2. Active Transportation:  An Essential Ingredient for Smart Growth

Presenters: Ken Livingston, Fitzgerald & Halliday, Jeff Olson, Alta Planning and Kartik Sribarra, Manager of Policy Outreach, Rails-to-Trails Conservancy

Nearly half of all trips in the state are three miles or less, and one quarter are one mile or less, but very few of these are taken on foot or via bicycle.  Communities across the country have realized that years of transportation policy focused on the automobile have not curbed ever-increasing congestion and have led to a decline in livability.  They are now focusing upon “active transportation”, investing in transportation improvements that lead to demonstrable increases in biking and walking AND create more livable communities.  This session will provide a tour of what is happening in our state and nationwide to promote active transportation and how these investments work hand in hand with a local commitment to smart growth.

3. The Zoning Tool Box Project

Presenters: Dwight Merriam, Robinson and Cole, Adjunct Faculty at University of Connecticut School of Law

Students at the University of Connecticut School of Law this last Fall developed an annotated zoning ordinance of almost 400 pages as a tool for Connecticut towns to use in bringing their zoning regulations up to contemporary standards.  Members of the class will describe their project in a session moderated by their teacher, Dwight Merriam.

4. Through the Lens of Climate Change and Sustainability: Innovative Approaches to Familiar Issues in our Country, State, Regions and Municipalities

Moderator: Representative David McCluskey

Presenters: Lynn Stoddard, Environmental Analyst, Office of Pollution Prevention & Climate Change, CT Department of Environmental Protection, Emily Moos, AICP Senior Community Development Planner, Capitol Region Council of Governments, Lyle Wray, PhD. Executive Director, Capitol Region Council of Governments, and Gary Anderson, AICP Senior Planner, Town of Manchester, CT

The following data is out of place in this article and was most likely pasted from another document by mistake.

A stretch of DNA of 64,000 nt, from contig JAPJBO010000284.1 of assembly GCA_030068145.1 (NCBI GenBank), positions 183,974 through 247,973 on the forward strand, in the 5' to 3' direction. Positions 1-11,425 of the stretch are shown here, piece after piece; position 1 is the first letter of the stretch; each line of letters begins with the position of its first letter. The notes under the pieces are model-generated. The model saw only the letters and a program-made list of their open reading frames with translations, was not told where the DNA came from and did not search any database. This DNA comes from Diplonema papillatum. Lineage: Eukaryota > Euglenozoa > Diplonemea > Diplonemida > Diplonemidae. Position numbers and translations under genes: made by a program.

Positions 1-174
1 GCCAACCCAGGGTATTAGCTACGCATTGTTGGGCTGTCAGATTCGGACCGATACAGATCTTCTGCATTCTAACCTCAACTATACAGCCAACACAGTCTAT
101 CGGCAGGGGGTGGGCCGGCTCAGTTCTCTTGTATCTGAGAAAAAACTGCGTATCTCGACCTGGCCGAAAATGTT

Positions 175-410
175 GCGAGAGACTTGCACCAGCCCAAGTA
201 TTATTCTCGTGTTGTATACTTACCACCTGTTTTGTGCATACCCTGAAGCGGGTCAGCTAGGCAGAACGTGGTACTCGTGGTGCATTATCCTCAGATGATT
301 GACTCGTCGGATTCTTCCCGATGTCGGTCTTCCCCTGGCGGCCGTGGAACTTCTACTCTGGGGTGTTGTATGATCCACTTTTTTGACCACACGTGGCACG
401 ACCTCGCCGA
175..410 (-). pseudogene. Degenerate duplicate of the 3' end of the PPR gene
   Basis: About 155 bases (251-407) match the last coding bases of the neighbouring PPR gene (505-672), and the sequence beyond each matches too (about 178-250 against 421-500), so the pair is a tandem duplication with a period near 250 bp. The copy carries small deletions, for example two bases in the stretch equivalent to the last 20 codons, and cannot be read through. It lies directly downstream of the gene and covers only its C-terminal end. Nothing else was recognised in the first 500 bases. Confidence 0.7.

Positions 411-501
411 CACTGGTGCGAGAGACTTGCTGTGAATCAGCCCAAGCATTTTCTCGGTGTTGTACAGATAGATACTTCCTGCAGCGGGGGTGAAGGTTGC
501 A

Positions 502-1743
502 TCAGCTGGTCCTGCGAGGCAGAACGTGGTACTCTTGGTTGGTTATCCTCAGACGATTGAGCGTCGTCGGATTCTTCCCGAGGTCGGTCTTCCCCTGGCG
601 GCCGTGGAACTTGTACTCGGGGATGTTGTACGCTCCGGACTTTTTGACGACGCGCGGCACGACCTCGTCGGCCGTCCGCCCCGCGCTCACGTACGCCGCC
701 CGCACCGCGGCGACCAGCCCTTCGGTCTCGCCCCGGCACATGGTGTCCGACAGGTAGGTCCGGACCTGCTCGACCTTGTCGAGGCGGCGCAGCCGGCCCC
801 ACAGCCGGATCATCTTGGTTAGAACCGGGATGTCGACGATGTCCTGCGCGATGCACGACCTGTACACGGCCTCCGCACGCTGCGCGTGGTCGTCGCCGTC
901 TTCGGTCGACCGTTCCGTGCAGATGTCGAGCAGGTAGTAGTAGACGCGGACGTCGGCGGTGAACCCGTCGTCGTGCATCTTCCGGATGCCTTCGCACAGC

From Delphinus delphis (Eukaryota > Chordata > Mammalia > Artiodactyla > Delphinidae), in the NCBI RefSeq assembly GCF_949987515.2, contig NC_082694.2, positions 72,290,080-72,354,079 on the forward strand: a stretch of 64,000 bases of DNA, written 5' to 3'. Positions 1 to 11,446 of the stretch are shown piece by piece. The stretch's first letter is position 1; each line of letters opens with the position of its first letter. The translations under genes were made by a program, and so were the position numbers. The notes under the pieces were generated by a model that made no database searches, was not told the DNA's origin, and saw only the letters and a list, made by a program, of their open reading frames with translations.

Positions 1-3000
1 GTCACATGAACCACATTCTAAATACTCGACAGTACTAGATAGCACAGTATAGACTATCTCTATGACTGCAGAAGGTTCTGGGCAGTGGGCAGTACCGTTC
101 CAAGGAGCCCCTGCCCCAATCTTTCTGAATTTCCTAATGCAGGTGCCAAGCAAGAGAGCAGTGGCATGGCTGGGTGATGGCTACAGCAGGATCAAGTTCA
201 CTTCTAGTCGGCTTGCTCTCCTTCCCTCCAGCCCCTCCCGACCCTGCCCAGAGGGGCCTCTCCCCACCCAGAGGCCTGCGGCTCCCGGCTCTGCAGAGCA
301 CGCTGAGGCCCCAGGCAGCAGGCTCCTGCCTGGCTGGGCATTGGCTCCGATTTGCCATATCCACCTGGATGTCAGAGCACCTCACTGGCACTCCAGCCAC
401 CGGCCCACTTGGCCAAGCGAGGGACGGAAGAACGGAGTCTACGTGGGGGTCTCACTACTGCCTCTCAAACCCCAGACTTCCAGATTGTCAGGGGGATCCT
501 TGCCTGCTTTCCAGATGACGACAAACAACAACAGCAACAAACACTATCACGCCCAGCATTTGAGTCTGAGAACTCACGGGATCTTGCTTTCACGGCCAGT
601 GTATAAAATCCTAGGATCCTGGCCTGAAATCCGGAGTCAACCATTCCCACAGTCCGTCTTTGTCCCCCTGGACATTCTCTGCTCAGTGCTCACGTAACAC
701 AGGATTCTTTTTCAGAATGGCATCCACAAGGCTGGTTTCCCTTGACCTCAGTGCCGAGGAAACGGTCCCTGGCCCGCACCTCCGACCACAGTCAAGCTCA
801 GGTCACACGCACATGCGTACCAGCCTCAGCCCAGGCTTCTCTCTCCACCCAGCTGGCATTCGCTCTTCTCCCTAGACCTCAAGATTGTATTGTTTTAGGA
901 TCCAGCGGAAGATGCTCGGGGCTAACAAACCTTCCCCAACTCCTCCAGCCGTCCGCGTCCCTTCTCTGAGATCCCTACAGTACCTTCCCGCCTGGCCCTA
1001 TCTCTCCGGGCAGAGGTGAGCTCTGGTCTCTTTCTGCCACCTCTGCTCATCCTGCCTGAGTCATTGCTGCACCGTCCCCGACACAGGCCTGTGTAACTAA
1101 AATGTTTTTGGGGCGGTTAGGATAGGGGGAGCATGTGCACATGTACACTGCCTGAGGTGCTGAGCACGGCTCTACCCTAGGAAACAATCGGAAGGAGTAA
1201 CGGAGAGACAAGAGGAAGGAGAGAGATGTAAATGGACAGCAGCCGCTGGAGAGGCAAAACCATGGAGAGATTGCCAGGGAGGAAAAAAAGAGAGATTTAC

What does it take to create a sustainable community and what does that community look like?

This session will provide a panel of state, regional and local leaders currently in the process of promoting sustainable communities to talk about their efforts and their visions for the future.  Panelists will outline new federal partnerships and opportunities supporting sustainable communities, showcase new efforts at the state level toward reaching climate change goals, highlight the products of regional partnerships toward promoting sustainability and provide a glimpse of what a comprehensive approach to sustainable development could look like on the ground in Connecticut’s municipalities.

5. Getting There From Here: The New London Parade Project

Presenters: Bruce Hyde, AICP, Senior Planner, Wilbur Smith Associates, David Stahnke, Division Manager, Wilbur Smith Associates, Sandra Chalk, Executive Director, New London Landmarks, Jim Butler, Executive Director, Southeastern CT Council of Governments, Ned Hammond, Economic Development Coordinator, New London